The discovery and development of new drugs is a long and expensive process, and despite of it, essential to face present and new diseases. For small molecules, which account for the majority of the marketed drugs, the discovery process generally involves finding a starting point termed hit or lead compound. These molecules have biological activity but need to be optimized to enhance their potency and selectivity (i.e. minimize the toxicity) and improve pharmacokinetic parameters making them suitable to go to the next stage, the pre-clinical tests.
Lead compounds are often found by screening hundreds of thousands of molecules from pharmaceuticals’ chemical libraries. In this rather random approach, scientist noticed that some molecules with a molecular weight (mw) of less than 500 Daltons (Da) and a LogP (a measure of lipophilicity) lower than 5 were more likely to end as marketed drugs 1 Together with constrains in the number of hydrogen bonding groups, they conform Lipinski’s rule of 5 which has historically been used to describe the small-molecule drug-like space. Further studies have refined the molecular properties that correlate with success in the drug-development process but molecular mass and specially lipophilicity, measured as cLogP (computed octanol-water partition coefficient) yet remain as the most important factors.
Lead optimization process almost inevitably produces heavier and more lipophilic molecules 2 as medicinal chemists add complexity and functionality to the molecule. Therefore, good chemical starting points that allow property inflation during optimization are essential, and as an analogy to the above mentioned drug-like space a lead- like space can also be defined (Figure 1). The concept of lead-oriented synthesis has recently been introduced 3 to emphasize the need of synthesizing small molecules which would lie in this space, this is, that would be good starting points for lead optimization.
Indeed, this call is justified. Despite the vast amount of known compounds few meet the requirements to serve as the origin for drug development: more than 97% of commercially available molecules (approximately 4.9 million) are not lead-like. Moreover, modern synthetic chemistry fails too in this aspect, as most of the compounds reported in synthetic methodology papers do not comply with lead-likeness standards.
On top of that, the exploration of the chemical space has been uneven, biased by the fact that chemists are more likely to use a particular framework to make a compound if that framework has been used in the past. For example, in the case of heterocycles just 0,25% of the hetero frameworks are found in half of the compounds 4.
Obtaining molecules with desirable biological properties and suitable physicochemical parameters that ensure their efficacy inside the human body has always been the aim of drug-discovery programs. So far, the different approaches have been focused in obtaining drug-like molecules. This is the case of target oriented synthesis, which focuses on a molecule, designs the retrosynthetic analysis and then plans the synthesis. Its main drawback is that it just targets one compound, and having hundreds or even thousands of molecules to screen is preferred when new drugs are sought. On the other hand, combinatorial chemistry is ideal to produce a huge number of compounds, but often they have excessive molecular weight and/or lipophilicity. Diversity-oriented synthesis (fig 2) achieves structural diversity and complexity by the use of cascade reactions producing large number of molecular scaffolds using a small set of transformations. In the diversity-oriented synthesis structural diversity and complexity are sought, but the molecules obtained in this way are often large in size and lie in drug like space, so there is little room for optimization. These compounds might be useful as drugs themselves, but not as leads or hits. Fragment-based screening (fig 2) involves screening small molecules that are not intrinsically drug-like, but that might become subunits (fragments) of drug-like compounds.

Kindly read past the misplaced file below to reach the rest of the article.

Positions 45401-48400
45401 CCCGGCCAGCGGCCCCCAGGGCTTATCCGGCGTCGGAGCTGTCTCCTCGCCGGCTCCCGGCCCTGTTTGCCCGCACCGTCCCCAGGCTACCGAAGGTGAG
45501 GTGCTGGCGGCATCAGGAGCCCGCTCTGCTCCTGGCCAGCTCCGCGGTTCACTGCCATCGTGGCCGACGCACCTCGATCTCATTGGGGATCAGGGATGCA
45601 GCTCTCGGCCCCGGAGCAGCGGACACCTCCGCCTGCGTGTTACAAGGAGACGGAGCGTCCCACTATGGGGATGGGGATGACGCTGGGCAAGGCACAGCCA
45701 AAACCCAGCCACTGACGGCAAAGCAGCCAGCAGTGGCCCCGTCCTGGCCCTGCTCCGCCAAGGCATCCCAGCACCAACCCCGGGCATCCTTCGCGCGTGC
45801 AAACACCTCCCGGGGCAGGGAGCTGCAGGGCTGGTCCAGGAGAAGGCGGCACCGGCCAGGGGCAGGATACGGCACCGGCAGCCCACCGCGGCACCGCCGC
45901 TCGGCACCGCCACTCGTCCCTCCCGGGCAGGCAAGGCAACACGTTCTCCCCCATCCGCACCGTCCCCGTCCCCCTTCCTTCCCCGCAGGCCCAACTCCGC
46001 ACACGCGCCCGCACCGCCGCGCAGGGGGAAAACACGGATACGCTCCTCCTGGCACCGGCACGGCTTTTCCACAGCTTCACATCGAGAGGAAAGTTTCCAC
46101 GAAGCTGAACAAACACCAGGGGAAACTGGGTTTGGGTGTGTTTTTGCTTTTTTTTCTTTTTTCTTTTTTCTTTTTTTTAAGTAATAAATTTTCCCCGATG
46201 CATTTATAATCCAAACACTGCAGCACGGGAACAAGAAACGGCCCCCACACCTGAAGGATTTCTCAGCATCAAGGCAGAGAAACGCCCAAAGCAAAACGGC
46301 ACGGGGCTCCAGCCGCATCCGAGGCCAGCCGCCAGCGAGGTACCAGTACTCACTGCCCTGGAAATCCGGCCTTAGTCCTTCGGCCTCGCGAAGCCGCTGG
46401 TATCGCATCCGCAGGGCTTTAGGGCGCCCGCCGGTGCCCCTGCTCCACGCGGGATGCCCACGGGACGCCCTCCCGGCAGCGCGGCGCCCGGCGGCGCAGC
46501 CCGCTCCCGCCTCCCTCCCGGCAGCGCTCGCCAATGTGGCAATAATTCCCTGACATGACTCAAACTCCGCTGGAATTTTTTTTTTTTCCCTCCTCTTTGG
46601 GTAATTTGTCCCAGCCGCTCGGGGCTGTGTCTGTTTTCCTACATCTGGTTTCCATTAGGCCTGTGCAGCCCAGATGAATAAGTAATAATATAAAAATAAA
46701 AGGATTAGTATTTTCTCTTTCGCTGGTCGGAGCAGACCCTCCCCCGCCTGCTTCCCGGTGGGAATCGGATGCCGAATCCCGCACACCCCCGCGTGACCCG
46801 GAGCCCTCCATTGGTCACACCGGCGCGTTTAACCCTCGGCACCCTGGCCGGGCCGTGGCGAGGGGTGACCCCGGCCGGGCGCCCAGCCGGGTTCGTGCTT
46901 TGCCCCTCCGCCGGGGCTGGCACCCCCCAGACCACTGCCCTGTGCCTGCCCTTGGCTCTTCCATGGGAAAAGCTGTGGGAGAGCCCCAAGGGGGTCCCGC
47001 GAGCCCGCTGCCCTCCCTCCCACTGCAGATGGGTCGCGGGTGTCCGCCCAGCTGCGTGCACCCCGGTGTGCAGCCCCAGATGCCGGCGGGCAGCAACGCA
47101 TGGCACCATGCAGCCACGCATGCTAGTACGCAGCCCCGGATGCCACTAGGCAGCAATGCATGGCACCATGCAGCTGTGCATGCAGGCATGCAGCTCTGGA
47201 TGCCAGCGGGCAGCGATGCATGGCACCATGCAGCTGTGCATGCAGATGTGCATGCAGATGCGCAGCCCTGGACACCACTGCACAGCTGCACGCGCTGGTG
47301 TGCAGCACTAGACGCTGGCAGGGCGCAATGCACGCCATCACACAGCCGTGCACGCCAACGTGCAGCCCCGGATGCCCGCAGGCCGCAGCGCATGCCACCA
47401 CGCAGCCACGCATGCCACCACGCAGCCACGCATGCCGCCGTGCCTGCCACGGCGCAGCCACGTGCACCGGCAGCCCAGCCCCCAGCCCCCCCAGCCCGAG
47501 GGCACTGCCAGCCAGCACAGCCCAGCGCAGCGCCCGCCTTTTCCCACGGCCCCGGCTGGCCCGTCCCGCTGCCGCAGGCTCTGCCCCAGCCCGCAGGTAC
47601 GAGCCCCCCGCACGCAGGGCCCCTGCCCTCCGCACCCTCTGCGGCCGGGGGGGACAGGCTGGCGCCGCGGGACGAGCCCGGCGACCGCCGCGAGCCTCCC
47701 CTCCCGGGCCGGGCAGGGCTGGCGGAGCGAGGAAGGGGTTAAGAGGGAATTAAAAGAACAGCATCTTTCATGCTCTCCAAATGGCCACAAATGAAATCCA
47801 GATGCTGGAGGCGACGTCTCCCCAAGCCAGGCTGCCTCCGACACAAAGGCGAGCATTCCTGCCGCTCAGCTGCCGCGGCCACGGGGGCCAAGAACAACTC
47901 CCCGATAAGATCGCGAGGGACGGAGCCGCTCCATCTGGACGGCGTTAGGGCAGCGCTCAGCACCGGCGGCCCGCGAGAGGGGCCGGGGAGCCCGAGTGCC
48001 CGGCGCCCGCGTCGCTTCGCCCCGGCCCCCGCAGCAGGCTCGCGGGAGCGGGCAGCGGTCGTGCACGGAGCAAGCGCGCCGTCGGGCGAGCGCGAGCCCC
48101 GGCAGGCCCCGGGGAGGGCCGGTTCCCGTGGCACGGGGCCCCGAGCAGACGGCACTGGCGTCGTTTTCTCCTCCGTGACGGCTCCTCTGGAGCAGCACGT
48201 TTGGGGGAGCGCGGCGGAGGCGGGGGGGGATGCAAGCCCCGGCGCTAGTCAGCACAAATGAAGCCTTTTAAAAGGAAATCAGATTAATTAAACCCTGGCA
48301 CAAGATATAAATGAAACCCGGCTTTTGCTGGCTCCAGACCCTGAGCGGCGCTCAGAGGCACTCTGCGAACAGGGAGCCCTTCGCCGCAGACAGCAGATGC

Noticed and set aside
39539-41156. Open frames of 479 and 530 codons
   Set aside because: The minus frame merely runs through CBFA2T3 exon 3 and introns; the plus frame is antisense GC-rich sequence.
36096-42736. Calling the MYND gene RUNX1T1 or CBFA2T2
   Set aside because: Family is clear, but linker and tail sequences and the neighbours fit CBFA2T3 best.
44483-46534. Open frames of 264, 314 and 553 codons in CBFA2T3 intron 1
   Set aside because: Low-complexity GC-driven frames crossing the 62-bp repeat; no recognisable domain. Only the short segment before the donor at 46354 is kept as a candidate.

Through different approaches, the above mentioned methodologies can efficiently produce drug-like molecules, but they are limited to yield smaller molecules with the desired molecular properties (1<cLogP <3, mw 200-350 Da) that would place them in the lead-like space. Lead-oriented synthesis concept has been precisely coined to capture this challenge. Despite its recent introduction, an increasing number of groups5 are focusing on developing new synthetic methods that comply with the concept of obtaining molecules with specific molecular properties. Roughly, small polar molecules as opposed to currently predominant (and easier to make) big and apolar (lipophilic) entities. However, obtaining molecules with desired molecular properties at the lead stage is necessary but not sufficient: The optimization process is equally critical to enhance the activity and reduce the undesired effects, while the molecular properties are kept in the drug-like range. The best outcomes are likely to come from both the appropriate optimization and a good starting point, where the concept of lead-oriented synthesis may be of help.
- C. A. Lipinski, F. Lombardo, B. W. Dominy, P.J. Feeney Adv. Drug Deliv. Rev. 1997,23, 3–25. DOI:10.1016/S0169-409X(00)00129-0 ↩
- M. Hann, G.M. Keserü Nat Rev Drug Discov2012, 11, 355-365. DOI:10.1038/nrd3701 ↩
- A. Nadin, C. Hattotuwagama, I. Churcher Angew. Chem. Int. Ed. 2012, 51, 1114 – 1122. DOI: 10.1002/anie.201105840 ↩
- A. H. Lipkus, Q. Yuan, K. A. Lucas, S. A. Funk, W. F. Bartelt, R. J. Schenck, A. J. Trippe J. Org. Chem., 2008, 73, 4443-4451. DOI: 10.1021/jo8001276 ↩
- Doveston R. & Adam Nelson (2013). Towards the realisation of lead-oriented synthesis, Drug Discovery Today, DOI: http://dx.doi.org/10.1016/j.drudis.2013.11.006 ↩